A Simple Way to Identify a Stock Trend

Some things in life are complicated. Identifying a stock's trend is not.

Wall Street is littered with old market adages. These include:

  1. The Trend Is Your Friend
  2. Sell In May And Go Away
  3. When the last bear says "buy" it's time to sell.
  4. Even a dead cat will bounce if it's dropped from a high enough altitude.
  5. Troubled waters make for good fishing.
There's a lot of wisdom in these old adages, which is why they stick around. Today, we'll focus on #1 The Trend Is Your Friend.

The basic concept is that if you trade with the trend of a stock, you'll have some wind at your back.
Technical traders like to say there are 3 different kinds of trends:
  • Bullish (rising prices)
  • Bearish (falling prices)
  • Neutral (sideways range)
Step 1: Use a Moving Average

How do you identify a trend? Pull up a stock chart. Go ahead do it right now. Any stock chart.
  • Add a simple moving average to your chart. Choose a 20-day and a 50-day.
Moving averages are a simple indicator that easily show if a stock is in an uptrend or a downtrend and also turning points in trend.

Within technical analysis, which includes some very subjective forms of looking at the market, moving averages offer an objective way to analyze a stock price and trend.

Step 2: Compare Moving Average Against Price

The basic concept is that if the stock price is above the 20-day moving average then the short-term trend is up (just flip that for a downtrend). If price is above the 50-day moving average, then the intermediate-term term trend is generally considered to be rising and bullish. Finally, the key line in the sand for stock trends is the 200-day moving average.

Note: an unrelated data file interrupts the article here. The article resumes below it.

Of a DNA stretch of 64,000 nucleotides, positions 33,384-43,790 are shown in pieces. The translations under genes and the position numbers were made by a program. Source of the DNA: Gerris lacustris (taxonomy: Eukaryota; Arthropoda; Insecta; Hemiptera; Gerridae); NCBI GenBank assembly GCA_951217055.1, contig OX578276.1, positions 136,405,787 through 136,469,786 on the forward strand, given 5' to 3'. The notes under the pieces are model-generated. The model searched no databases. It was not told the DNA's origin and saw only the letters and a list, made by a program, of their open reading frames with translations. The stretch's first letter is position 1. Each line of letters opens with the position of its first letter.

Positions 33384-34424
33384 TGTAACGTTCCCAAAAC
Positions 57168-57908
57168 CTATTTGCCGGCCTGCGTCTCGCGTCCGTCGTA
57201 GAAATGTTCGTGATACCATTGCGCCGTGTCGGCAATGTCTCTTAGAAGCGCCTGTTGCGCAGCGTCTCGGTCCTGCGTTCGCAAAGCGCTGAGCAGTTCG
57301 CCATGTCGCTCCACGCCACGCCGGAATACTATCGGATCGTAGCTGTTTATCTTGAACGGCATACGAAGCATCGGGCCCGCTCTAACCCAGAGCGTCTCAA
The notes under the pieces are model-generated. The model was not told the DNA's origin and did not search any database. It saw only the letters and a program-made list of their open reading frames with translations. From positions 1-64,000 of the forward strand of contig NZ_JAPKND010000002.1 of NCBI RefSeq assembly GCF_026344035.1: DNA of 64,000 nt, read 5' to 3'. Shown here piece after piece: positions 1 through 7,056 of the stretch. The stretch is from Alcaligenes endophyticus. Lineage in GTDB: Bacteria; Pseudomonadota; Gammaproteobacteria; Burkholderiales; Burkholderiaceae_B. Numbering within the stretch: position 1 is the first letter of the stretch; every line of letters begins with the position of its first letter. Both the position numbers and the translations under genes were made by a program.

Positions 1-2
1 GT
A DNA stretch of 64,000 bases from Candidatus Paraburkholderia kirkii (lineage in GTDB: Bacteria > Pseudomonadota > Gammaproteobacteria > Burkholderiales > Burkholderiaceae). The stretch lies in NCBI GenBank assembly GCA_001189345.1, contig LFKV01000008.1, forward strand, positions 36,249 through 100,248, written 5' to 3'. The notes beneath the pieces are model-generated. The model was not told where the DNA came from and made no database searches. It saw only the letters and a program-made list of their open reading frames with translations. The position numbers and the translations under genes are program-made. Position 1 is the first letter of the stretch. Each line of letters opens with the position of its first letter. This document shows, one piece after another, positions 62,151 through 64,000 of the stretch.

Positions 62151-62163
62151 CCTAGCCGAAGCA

• This 200-day moving average is considered a "proxy" for the long-term trend.
  • Is the stock above its 200-day moving average? Then, the dominant or long-term trend is up.
  • If the stock is below its 200-day moving average that would signal that the longer-term trend is down.
Step 3: Identify Buy and Sell Signals

In very simple terms, moving averages offer a very basic "buy" and "sell" signal. However, it is worth knowing that moving averages, by the nature of their formula, will never get a trader out at a market top or in at the bottom of a trend. Moving averages are considered a "lagging" indicator.  Instead, moving averages are valuable to capture the majority or about 3/4 of a market's move.

Here's how a moving average crossover buy and sell signal works.

Looking at the crossover strategy, we'll use the 20-day and the 50-day moving average.

Buy: When the shorter average (in this case the 20-day) crosses above the longer average, a buy signal emerges.

Sell: A sell signals forms in the opposite fashion, when the 20-day falls below the 50-day.

Big Picture

Let's be clear. Moving averages are not the Holy Grail. They are one indicator that can be utilized alongside a few others to provide insights and confirmation into a potential market move.
At SheCanTrade we analyze markets using a number of technical tools. The moving average is just one tool in our trading arsenal.

In trading, it is important to rely on the concept of confirmation. That simply means, the more technical indicators, which are flashing the same signal at the same time, increases the odds that a trading idea would be successful.

We use technical analysis to identify low-risk option trades to provide income. It's not as hard as it sounds. Come join us and listen to our live options trading room. We put on new trades every week and show you how to do it to. Let's trade together!

Happy Trading!
Sarah

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